from The American Heritage® Dictionary of the English Language, 4th Edition
- transitive v. To take back; disavow: refused to retract the statement.
- transitive v. To draw back or in: a plane retracting its landing gear. See Synonyms at recede1.
- transitive v. Linguistics To utter (a sound) with the tongue drawn back.
- transitive v. Linguistics To draw back (the tongue).
- intransitive v. To take something back or disavow it.
- intransitive v. To draw back.
from Wiktionary, Creative Commons Attribution/Share-Alike License
- v. To pull back inside (for example, an airplane retracting its wheels while flying).
- v. To take back or withdraw something one has said.
from the GNU version of the Collaborative International Dictionary of English
- transitive v. To draw back; to draw up or shorten
- transitive v. To withdraw; to recall; to disavow; to recant; to take back.
- transitive v. To take back,, as a grant or favor previously bestowed; to revoke.
- intransitive v. To draw back; to draw up.
- intransitive v. To take back what has been said; to withdraw a concession or a declaration.
- n. The pricking of a horse's foot in nailing on a shoe.
from The Century Dictionary and Cyclopedia
- To draw back; draw in: sometimes opposed to protract or protrude: as, a cat retracts her claws.
- To withdraw; remove.
- To take back; undo; recall; recant: as, to retract an assertion or an accusation.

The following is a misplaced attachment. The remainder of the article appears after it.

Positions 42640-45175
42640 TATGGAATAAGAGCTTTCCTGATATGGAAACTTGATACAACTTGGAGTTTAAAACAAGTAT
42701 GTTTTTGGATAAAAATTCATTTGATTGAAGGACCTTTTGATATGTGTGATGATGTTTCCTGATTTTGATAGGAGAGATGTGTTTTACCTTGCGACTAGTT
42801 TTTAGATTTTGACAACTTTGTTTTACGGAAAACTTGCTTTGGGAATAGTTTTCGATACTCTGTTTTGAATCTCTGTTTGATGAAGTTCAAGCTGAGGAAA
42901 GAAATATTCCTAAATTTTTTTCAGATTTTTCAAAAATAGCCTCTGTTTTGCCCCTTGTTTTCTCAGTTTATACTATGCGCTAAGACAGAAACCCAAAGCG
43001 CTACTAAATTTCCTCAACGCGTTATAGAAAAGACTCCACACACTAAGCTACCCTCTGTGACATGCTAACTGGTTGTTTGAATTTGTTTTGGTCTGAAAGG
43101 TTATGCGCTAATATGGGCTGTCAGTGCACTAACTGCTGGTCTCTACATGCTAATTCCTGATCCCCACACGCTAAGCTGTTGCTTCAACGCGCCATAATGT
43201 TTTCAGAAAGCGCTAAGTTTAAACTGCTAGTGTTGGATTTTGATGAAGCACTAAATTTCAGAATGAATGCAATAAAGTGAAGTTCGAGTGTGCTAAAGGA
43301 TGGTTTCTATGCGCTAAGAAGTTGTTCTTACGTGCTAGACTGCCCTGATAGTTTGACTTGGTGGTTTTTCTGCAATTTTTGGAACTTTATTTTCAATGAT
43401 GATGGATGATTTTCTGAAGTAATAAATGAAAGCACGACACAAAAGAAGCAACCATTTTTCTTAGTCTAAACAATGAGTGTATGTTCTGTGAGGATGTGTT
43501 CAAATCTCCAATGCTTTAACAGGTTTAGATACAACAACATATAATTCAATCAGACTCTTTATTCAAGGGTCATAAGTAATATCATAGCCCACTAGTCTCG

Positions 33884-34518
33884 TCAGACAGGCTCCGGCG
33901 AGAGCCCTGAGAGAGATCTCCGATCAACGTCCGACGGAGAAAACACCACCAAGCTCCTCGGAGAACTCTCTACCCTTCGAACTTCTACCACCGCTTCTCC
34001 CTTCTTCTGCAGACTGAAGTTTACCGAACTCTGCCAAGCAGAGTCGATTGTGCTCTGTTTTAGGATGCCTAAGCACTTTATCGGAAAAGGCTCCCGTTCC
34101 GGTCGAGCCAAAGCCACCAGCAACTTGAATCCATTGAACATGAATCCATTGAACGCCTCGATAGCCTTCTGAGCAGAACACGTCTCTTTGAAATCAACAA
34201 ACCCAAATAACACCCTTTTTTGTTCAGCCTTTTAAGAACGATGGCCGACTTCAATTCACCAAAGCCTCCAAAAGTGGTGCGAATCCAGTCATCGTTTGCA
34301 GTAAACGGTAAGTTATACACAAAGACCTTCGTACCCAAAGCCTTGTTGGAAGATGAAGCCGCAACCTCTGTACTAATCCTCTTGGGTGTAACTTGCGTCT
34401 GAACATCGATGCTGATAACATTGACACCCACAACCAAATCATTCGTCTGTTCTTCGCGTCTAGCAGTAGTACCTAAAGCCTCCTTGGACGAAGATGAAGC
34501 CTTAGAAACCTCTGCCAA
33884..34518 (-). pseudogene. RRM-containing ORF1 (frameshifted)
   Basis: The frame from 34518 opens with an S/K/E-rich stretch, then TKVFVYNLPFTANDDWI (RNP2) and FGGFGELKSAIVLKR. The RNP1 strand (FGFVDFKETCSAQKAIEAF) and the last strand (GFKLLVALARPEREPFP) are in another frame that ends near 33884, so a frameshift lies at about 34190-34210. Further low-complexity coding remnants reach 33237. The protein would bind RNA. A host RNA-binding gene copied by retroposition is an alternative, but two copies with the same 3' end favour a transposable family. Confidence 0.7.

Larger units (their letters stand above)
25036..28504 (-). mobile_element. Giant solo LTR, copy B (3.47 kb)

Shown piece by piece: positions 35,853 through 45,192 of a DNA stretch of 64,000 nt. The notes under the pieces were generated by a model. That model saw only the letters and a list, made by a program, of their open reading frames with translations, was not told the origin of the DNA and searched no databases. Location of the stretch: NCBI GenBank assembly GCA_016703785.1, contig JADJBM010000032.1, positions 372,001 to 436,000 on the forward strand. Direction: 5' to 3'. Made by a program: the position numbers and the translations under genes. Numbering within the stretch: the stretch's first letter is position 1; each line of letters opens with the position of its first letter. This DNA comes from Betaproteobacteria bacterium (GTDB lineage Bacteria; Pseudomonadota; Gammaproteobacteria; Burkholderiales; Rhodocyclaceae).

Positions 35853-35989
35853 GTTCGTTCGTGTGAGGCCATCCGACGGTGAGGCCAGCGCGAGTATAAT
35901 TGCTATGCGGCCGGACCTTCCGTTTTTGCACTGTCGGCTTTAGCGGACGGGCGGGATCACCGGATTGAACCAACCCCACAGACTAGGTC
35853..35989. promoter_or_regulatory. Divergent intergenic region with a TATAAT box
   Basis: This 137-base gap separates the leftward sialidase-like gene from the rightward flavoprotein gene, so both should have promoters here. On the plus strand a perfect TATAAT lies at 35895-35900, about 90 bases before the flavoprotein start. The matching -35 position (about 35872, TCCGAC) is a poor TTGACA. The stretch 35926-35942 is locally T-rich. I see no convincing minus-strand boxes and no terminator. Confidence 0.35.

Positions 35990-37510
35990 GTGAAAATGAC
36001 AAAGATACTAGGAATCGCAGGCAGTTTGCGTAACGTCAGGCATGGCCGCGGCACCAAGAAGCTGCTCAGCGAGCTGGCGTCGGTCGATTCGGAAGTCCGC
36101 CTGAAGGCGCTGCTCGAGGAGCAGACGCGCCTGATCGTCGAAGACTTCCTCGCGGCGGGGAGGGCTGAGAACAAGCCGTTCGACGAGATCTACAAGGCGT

- To contract; lessen in length; shorten.
- To draw or shrink back; draw in; recede.
- To undo or unsay what has been done or said before; recall or take back a declaration or a concession; recant.
- n. A falling back; a retreat.
- n. A retractation; recantation.
- n. In farriery, the prick of a horse's foot in nailing a shoe, requiring the nail to be withdrawn.
from WordNet 3.0 Copyright 2006 by Princeton University. All rights reserved.
- v. pull inward or towards a center
- v. formally reject or disavow a formerly held belief, usually under pressure
- v. pull away from a source of disgust or fear
- v. use a surgical instrument to hold open (the edges of a wound or an organ)
Latin retractāre, to revoke, frequentative of retrahere, to draw back : re-, re- + trahere, to draw. V., tr., senses 2 and 3, and v., intr., sense 2, Middle English retracten, from Old French retracter, from Latin retractus, past participle of retrahere.(American Heritage® Dictionary of the English Language, Fourth Edition)
From Latin retractum, past participle of retrahere. (Wiktionary)